Chapter 6. Ultimate limit states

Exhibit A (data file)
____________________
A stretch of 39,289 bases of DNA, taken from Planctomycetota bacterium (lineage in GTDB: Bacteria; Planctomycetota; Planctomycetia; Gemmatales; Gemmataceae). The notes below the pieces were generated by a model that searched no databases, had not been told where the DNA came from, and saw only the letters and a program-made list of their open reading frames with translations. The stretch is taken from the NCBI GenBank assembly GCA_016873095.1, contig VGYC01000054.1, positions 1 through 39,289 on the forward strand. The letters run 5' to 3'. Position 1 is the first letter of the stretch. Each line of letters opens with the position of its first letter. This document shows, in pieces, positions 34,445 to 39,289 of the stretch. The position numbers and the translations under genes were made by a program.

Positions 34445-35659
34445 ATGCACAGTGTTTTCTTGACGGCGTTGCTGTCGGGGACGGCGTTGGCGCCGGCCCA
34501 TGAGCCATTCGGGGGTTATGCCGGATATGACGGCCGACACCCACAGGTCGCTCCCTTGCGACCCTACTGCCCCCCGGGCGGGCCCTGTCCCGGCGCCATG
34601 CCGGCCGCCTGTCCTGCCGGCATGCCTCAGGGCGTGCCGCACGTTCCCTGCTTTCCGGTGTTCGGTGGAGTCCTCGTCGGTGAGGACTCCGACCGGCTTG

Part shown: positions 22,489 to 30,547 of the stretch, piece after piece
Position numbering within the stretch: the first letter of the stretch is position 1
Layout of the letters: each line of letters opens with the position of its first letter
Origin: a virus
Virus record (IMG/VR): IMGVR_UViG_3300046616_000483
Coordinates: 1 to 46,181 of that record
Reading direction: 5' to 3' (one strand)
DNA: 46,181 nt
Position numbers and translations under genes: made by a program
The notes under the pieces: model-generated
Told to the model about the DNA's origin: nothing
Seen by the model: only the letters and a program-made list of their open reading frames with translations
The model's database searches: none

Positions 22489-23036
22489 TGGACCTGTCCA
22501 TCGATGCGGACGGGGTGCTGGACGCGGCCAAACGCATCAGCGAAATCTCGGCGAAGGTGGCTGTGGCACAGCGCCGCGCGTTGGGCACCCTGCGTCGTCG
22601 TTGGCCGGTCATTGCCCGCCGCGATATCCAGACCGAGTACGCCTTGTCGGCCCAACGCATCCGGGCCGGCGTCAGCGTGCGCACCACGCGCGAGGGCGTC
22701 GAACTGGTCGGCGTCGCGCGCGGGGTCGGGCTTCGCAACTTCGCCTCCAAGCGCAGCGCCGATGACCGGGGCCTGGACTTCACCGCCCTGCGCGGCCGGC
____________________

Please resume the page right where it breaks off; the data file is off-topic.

The method of clause 6.4.2 should be used where the steel section does not qualify. Use of intermediate lateral bracing Where the buckling resistance moment Mb,Rd as found by one of the preceding methods is signiﬁcantly less than the design resistance moment MRd of the cross-sections concerned, it may be cost-effective to provide discrete lateral restraint to the steel bottom ﬂange. Where the slab is composite, a steel cross-member may be needed (Figure 6.10(a)), but for solid slabs other solutions are possible (e.g. Figure 6.10(b)). Clause 6.3.2.1(2) of EN 1993-1-1 refers to ‘beams with sufﬁcient restraint to the compression ﬂange’, but does not deﬁne ‘sufﬁcient’. A note to clause 6.3.2.4(3) refers to Annex BB.3 in that Eurocode standard for buckling of components of building structures ‘with restraints’. Clause BB.3.2(1) gives the minimum ‘stable length between lateral restraints’, but this is intended to apply to lateral–torsional buckling, and may not be appropriate for distortional buckling. Further provisions for steel structures are given in EN 1993-2 (British Standards Institution, 2006b), and further guidance by Hendy and Johnson (2006). There is no guidance in EN 1994-1-1 on the minimum strength or stiffness that a lateral restraint must have. There is guidance by Lawson and Rackham (1989), based on BS 5950-1, clause 4.3.2 (British Standards Institution, 2000b). This states that a discrete restraint should be designed for 2% of the maximum compressive force in the ﬂange. It is suggested (Lawson and Rackham, 1989) that where discrete and continuous restraints act together, as in a composite beam, the design force can be reduced to 1% of the force in the ﬂange. Provision of discrete bracing to make up a deﬁciency in continuous restraint is attractive in principle, but the relative stiffness of the two types of restraint must be such that they are effective in parallel. Another proposal is to relate the restraining force to the total compression in the ﬂange and the web at the cross-section where the bracing is provided, to take advantage of the steep moment gradient in a region of hogging bending. In tests at the University of Warwick (Johnson and Chen, 1993), bracings that could resist 1% of the total compression, deﬁned in this way, were found to be effective. The calculation of this compressive force involves an elastic analysis of the section, not otherwise needed, and the rule is unsafe near points of contraﬂexure. There is at present no simple design method better than the 2% rule quoted above, which can be over-conservative. An elastic analysis can be avoided by taking the stress in the ﬂange as the yield stress. The design methods based on Equation D6.11 for Mcr work well for complete spans, but become unsatisfactory (over-conservative) for short lengths of beam between lateral bracings. This is because the correct values of the factors C4 are functions of the length between lateral restraints. For simplicity, only the minimum values of C4 are given in the ﬁgures in Appendix B of this guide. They are applicable where the half-wavelength of a buckle is less than the length L in Equation D6.11. This is always so where L is a complete span, but where L is part of a span, the value given may be over-conservative. Flow charts for continuous beam The ﬂow charts in Figure 6.11 cover some aspects of design of an internal span of a continuous composite beam. Their scope is limited to cross-sections in Class 1, 2 or 3, an uncased web, a uniform steel section, and no ﬂexural interaction with supporting members. Figure 6.11(a) refers to the following notes: The elastic global analysis is simpler if the ‘uncracked’ model is used. The limits to the redistribution of hogging moments include allowance for the effects of cracking, but redistribution is not permitted where allowance for lateral–torsional buckling is required (clause 5.4.4(4)). ‘Cracked’ analysis may then be preferred, as it gives lower hogging moments at internal supports. 2 If fully propped construction is used, Ma,Ed may be zero at all cross-sections. 1